Zords Combine: Special Guest Blog

{Aside from Andy, she’s probably the person whose presence is most prominent in my life, and on this blog. As such, it is fitting that she finally gets to come out from behind the velvet curtain and say a few words, as only she could. Though she’s appeared here numerous times, and is all over my FaceBook page, Suzie Ko has largely remained a mysterious enigma, an elusive entity who can cut me down like nobody’s business because she is one of the only people who has the background and history to make it count. She has known me longer than almost anyone other than my parents – hell, she was around before my brother was around. And being just two months older than me, she’s been an older-sister figure, a guide and protector whenever I needed it most (which was almost all of the time.) Our time together is rich with memories, from the earliest Mary Poppins moments to family connections to weddings to Harold & Maude and Auntie Mame. We survived gale-like winds on the deck of a cruise ship – in gauze no less – and lived to tell the taleAnyway, now I’m rambling, and that’s really her territory, so without further ado, here she is ~ the amazing Suzie Ko.}


By Suzie Ko

I’m rusty. I haven’t written anything like this in years. But I guess that I can imagine that I am expounding upon an email, a text, sitting here at the kitchen table after 2 cups of coffee and a mug of soup, some rice, bread with avocado and cucumbers. Our dear host will be horrified to read this as he considers our latest texts. Warning: I am a rambler. My husband just gives me an exasperated look now as I leave other people long rambling voicemails, it’s my schtick.

I’m 39. And this is my first blog entry ever. I’ve got a spouse, a couple kids and a jobby job. I think that I live a typical, middle class, middle aged existence. Is this when people start having a midlife crisis? I don’t know if it’s going to happen. I had enough boo-hooing, figuring out who was a jerk and who was sincere and what-kind-of-person-am-I?! in my early 20’s. Since then, I’ve seen a lot of other people suffering with real-life health problems both physical and psychological to feel guilty about lingering too long on myself. The boo-hooing is now at a minimum and usually only triggered by hormonal shifts. But with all the things that I feel like I have figured out, I still wonder why people are such assholes to each other. And I think about it on a daily basis. Like how I imagine other people think about what to make for dinner tonight, which I also consider, so you can imagine how busy my brain is ALL THE TIME.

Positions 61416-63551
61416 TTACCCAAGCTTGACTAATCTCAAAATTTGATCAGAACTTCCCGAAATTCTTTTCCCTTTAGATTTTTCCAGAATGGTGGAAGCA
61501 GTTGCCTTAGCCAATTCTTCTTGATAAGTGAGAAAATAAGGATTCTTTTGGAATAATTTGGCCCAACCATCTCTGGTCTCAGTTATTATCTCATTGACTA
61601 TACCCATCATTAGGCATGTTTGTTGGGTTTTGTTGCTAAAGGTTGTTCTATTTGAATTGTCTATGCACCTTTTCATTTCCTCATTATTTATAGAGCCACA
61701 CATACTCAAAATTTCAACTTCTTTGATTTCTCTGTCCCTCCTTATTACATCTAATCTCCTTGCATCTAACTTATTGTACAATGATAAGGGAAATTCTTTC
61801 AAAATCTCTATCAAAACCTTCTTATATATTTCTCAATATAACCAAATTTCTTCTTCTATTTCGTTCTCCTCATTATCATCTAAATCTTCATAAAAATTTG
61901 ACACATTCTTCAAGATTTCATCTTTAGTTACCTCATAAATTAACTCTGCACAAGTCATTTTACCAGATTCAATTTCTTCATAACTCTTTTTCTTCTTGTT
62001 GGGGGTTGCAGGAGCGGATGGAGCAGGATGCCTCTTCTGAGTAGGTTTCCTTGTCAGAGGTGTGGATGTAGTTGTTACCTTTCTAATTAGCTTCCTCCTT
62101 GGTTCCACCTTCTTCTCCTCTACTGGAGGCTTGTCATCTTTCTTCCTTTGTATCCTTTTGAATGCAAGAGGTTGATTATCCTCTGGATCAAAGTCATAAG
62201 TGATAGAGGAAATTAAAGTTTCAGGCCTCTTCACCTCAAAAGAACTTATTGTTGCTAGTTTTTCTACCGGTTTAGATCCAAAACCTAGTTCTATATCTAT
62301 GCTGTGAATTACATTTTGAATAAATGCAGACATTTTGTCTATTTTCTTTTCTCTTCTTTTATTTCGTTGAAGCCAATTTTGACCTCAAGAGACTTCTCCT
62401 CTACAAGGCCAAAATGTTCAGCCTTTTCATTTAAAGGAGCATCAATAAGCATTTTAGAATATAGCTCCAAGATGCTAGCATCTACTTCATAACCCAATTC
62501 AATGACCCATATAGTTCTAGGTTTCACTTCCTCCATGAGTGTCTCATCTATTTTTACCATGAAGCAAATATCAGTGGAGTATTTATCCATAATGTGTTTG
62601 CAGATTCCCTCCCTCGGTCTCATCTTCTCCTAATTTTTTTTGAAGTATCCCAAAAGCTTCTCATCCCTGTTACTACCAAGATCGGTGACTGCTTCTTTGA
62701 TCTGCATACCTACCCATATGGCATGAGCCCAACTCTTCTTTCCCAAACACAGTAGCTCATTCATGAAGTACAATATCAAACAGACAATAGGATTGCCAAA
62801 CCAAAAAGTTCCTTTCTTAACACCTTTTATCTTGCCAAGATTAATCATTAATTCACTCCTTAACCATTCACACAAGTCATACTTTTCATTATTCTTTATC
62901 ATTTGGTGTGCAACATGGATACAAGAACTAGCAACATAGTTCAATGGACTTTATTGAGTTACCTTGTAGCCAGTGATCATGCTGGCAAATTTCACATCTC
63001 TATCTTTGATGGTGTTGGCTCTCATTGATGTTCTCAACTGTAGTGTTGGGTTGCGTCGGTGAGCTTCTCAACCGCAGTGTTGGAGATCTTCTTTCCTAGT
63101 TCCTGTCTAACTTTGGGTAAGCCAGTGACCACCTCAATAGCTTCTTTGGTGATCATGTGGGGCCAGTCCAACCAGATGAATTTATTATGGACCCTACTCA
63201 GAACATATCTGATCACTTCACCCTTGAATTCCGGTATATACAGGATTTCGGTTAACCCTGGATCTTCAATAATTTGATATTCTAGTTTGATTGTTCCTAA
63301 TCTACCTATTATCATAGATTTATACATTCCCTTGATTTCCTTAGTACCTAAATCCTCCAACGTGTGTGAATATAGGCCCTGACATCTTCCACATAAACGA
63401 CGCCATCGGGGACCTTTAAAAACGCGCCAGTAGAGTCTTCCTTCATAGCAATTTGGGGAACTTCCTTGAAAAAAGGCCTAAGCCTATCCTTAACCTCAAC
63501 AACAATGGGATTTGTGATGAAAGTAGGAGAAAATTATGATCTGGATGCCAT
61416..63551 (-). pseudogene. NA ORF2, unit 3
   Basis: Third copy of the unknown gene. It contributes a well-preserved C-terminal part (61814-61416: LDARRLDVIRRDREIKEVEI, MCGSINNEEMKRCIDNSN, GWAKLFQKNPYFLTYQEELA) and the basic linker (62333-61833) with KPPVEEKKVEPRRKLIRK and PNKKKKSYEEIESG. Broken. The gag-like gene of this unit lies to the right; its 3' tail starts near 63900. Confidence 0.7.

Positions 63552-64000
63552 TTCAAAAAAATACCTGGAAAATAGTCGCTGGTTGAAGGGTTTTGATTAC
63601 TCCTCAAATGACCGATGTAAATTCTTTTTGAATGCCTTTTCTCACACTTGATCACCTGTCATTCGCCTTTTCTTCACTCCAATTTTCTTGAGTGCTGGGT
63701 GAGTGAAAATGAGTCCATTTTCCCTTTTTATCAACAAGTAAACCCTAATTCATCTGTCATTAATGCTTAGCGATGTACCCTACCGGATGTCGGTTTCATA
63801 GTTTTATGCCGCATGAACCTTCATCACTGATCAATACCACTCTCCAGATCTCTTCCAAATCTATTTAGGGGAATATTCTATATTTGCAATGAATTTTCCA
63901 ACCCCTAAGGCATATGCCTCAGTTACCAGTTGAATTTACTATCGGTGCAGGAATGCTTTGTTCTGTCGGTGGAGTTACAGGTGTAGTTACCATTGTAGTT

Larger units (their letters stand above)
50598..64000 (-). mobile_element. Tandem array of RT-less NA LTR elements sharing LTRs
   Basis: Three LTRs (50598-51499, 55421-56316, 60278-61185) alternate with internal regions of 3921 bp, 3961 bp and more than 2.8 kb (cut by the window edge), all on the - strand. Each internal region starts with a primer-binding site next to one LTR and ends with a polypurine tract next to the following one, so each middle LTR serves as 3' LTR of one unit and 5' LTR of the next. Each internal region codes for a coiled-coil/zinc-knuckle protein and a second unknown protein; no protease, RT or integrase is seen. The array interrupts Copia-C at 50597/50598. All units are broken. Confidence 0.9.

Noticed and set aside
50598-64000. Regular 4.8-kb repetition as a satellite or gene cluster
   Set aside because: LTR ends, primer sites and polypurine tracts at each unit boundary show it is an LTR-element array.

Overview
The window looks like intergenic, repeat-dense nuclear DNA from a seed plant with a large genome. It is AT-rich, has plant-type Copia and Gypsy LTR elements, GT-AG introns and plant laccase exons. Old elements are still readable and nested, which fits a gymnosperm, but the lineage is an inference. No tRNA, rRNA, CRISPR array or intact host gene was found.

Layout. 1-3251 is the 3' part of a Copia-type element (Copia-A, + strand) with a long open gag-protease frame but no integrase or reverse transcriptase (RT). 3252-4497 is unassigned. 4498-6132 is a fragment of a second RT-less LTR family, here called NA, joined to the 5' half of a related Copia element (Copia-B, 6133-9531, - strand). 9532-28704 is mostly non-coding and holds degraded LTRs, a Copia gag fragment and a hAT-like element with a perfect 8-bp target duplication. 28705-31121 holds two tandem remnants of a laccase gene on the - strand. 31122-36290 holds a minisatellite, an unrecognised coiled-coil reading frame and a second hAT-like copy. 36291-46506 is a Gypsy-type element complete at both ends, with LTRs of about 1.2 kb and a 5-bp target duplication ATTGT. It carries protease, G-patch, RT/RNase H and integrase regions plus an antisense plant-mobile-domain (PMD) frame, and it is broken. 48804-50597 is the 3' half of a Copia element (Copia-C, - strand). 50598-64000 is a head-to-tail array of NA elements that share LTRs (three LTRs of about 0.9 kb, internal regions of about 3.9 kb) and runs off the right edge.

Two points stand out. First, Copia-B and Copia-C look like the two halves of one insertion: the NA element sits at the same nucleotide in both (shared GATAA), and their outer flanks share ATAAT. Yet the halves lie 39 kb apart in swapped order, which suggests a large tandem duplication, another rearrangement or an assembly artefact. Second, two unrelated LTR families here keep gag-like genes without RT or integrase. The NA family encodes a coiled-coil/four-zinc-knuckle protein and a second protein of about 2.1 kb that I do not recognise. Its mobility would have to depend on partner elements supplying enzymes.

I don’t really think anyone is a jerk anymore. I think that people act like jerks or do damaging things because they have had either a lack or excess of something in their lives. Lack of kindness, excess of abuse, lack of love, excess of tragedy, lack of empathy, excess of fear, lack of balance, excess of privilege. But I actually think that most of the time people do the crazy shit that they do because of some level of loneliness or isolation. Having moved away from where I had lived for 16 years of my formative years, where most of my college pals settled, where I lived in a neighborhood made up of like-minded people. Now, my days are spent with great, kind, caring, interesting people. But people who think very differently than I do. Everything is gray to me, it feels like everyone else sees things as black and white. The contrast is blinding sometimes (I had to). You’re good or bad, compliant or noncompliant, you’re in or you’re out. It’s challenging to my gray soul and makes me sad sometimes when someone who needs to be “in” is moved “out.” Now, I can’t see myself going on a bender and doing all the drugs that I never did in my 20s, but I can imagine how it could happen when isolation and loneliness are what you feel. And unfortunately it’s like pain, it’s completely subjective.

Recent conversations with my kids have been about Power Ranger Power Zords combined with lunch counter sit-ins.

We exclude people all the time in our society. We determine who is worth quality health care, a second chance, an opportunity, a seat at the lunch counter and who is not. We make snap judgments about who gets a minute of our time based on how people speak, how they dress, how they smell. We shortchange ourselves all the time! (Why did you turn down such a GREAT union, Amsterdam nurses, ARGH?!)

I’m starting to have meaningful conversations with my kids. Usually evenings are too frenetic when things need to get done like time to decompress/tv, homework, dinner, showers, read then hurry up and go to sleep. But sometimes we have conversations that I hope they remember. Why we have to consider other people, their experiences or lack-there-of, why it’s important to band together (ZORDS COMBINE!). Why things aren’t always black and white.

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